In this paper we present the traditional (which we call canonical) model used to explain self-deception and show some of the problems it has to face. Then we present a different model known as the deflationary model or the non-intentional model and defend it is a better alternative to explain self-deception than the former. Finally, we present a problem the deflationary model has to face and that, when treated, leads to new considerations about the model and to see it under a new light. This problem, however, does not debilitate the model but makes it stronger in the end. We defend that the problem arises from the fact that the model has been thought on the light of perceptual evidence but not including social interactions. The inclusion of such interactions makes it necessary to modify slightly the model in order to accommodate them and the behavior of the self-deceived agents. In each of the sections of this paper we resort to literary examples that depict the essential characteristics of each case.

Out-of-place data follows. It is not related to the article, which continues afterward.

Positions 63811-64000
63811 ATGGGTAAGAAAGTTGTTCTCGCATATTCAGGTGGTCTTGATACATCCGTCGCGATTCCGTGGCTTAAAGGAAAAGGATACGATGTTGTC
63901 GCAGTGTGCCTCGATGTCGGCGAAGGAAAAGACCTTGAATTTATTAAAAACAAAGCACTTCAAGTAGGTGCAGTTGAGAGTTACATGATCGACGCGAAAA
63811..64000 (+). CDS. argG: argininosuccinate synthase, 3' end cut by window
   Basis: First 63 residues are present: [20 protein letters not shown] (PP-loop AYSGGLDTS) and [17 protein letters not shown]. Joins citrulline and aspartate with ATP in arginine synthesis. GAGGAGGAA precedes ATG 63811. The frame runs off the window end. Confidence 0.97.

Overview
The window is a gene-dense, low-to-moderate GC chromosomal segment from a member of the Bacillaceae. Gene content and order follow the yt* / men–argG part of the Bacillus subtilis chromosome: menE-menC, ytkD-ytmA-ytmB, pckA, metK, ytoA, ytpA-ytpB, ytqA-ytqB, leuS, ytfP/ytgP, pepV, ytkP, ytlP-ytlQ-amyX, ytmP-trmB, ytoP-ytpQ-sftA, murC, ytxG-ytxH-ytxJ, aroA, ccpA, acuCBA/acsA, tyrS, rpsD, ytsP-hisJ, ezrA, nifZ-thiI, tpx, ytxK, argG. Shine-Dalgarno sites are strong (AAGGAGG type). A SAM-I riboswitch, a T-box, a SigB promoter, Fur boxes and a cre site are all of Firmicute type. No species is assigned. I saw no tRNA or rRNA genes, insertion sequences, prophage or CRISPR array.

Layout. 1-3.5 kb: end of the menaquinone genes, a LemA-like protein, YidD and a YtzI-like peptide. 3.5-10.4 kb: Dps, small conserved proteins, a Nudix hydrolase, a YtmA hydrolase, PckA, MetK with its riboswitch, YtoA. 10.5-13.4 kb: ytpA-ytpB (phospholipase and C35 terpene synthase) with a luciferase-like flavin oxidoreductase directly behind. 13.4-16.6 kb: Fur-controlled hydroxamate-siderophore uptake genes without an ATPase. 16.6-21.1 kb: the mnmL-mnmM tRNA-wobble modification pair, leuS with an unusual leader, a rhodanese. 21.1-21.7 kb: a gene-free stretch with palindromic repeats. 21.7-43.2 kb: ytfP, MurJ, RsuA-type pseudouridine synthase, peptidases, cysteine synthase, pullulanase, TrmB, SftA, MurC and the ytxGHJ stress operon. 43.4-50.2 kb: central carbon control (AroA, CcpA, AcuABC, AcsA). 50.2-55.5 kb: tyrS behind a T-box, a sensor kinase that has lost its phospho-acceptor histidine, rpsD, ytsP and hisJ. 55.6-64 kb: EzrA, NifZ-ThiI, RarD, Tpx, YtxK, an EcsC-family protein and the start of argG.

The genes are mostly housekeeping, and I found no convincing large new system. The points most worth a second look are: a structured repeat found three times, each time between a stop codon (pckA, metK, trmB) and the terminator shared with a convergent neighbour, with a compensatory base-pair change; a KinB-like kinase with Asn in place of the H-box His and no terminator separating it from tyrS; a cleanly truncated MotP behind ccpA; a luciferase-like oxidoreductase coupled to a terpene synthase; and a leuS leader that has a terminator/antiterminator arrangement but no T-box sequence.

All Science Journal Classification (ASJC) codes
- Literature and Literary Theory